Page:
Arthur does a great job of telling the story of what a family goes through when a family member is on the spectrum. Carly who is diagnosed with ASD explains in plain terms what it is like to have Autism and what she goes through. A MUST READ!
     The Autism Revolution by Dr. Martha Herbert.
She comes the closest to understanding Autism from the medical perspective.  A great resource.
This is only my opinion but I think these three books capture Autism in a nutshell and will provide you with a solid foundation of information. These books have been very helpful to our family.

4. MOST ASD PARENTS ARE GREAT! YOU ARE NOT ALONE!
Having a child on the spectrum automatically bought you a ticket to our “club”, which means that most of the time another ASD parent will be there for you no questions asked to support you and give you their best tip! It is the silver lining on the dark cloud.  We are all on a mission of a higher purpose; this does not leave time for gossip and other negative activities. We know that on some level we are all for one and one for all. ASD parents to date have made enough noise that we finally have the medical community researching finding bits of evidence to help support our efforts. ASD parents have no hidden agenda except to help each other re-capture our children.  Please use other parents as a resource it is the best and quickest way to get information. Please remember we are all behind you and you are NEVER alone! I personally would go out of my way in a hot minute to help another ASD family!

5.  AUTISM IS GOING TO CHANGE YOU. HOW IT CHANGES YOU IS YOU IS UP TO YOU.
Autism changes everybody it touches.  It has the power to decimate you financially, socially, mentally, emotionally and physically.  Please always remember this diagnosis can’t destroy you without your permission! You will go through stages and have a range of emotions. THIS IS NORMAL!

Autism is making a life-long commitment to you and your family. Autism will be faithfully by your side 7 days a week 24 hours a day for the rest of your life. You get decide the role this newest member of your family will play.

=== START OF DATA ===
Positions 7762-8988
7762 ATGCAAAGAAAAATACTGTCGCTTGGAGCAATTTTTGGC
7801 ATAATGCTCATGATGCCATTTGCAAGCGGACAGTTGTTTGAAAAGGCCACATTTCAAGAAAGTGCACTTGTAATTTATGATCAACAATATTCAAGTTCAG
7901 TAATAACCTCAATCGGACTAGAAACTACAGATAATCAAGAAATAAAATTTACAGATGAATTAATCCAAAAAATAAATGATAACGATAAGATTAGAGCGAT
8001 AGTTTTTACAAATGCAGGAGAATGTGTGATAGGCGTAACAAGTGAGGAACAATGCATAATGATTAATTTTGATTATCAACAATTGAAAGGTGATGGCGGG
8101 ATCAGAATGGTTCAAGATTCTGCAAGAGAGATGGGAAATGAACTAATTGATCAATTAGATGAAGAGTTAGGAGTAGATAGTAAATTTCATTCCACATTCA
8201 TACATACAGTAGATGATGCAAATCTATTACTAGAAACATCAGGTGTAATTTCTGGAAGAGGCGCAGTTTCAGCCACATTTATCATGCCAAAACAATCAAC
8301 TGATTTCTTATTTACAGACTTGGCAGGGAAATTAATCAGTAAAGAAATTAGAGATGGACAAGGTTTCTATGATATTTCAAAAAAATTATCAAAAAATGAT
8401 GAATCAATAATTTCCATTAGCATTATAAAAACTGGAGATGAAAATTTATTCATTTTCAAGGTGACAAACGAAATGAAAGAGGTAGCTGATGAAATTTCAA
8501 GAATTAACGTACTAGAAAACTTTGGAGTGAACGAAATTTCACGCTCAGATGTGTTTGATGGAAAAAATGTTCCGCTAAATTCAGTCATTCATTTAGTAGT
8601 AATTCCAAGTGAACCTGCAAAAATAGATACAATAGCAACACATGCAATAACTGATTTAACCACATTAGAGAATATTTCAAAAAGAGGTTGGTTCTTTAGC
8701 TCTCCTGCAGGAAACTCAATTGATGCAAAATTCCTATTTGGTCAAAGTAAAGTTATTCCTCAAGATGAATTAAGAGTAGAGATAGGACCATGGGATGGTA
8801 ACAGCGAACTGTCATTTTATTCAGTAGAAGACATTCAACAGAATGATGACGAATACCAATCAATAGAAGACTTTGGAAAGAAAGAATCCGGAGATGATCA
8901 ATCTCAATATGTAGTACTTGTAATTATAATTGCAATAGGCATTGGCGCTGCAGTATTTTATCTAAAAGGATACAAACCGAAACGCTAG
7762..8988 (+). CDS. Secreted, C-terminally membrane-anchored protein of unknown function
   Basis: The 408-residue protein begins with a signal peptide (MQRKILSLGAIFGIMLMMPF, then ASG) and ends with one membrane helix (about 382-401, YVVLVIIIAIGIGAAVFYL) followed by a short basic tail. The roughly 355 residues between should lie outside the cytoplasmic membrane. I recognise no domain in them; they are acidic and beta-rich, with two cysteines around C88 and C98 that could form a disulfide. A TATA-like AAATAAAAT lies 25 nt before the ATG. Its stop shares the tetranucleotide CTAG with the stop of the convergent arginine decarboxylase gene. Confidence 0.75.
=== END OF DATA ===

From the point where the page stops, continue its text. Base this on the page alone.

Take things slow and on your own terms! This is a marathon not a sprint and as I stated before, you are in charge! When my daughter was first diagnosed, and for many years after, I was intent on “fighting Autism!” Fighting gets exhausting! Please don’t waste time “fighting” Autism.  TO BE CLEAR, PLEASE DO EVERYTHING TO RECOVER YOUR CHILD FROM AUTISM, but when you are ready you are going to have to EMBRACE AUTISM on your own terms.  That means deciding exactly how it is going to affect you! This process is an evolution that ebbs and flows over the years. You may feel that Autism is a “lemon”; however, eventually you will make “lemonade”. How sweet it is depends on you!

Please always “BUFFER” yourself!

 


Comments

Anna Olivero
10/06/2012 9:58am

My name is Anna and I am a mother of a 6 yr old little boy on the spectrum. He was diagnosed in 2009. I really apprecaited reading this post. My husband and I often feel very alone in what is happening in our family. Just recently we have been experiencing some behavoir issue with my son...(biting, hittting) these things are happening more at school than at home. So we are not sure what is happening at school that is creating this behavior. We have open communication with his teacher but it just seems like they can't tell us what is the antecedant(probably spelled that wrong)of the issue. The principal's action plan is to send my son home when he is having a "bad day", my husband and I and the teacher all agree this is not productive for my son. The biggest thing that bothers me is that I can't figure out what is setting him off if I'm not there. I plan on getting these books you recommend, I have read some others and it does help with dealing with Autism.

Reply
Jena
10/07/2012 12:38am

Anna
Thanks for writing sounds like the school is not a good match for your son. They should not be sending him home for his behavior. I suggest getting an advocate and exploring a more appropriate placement for him good luck!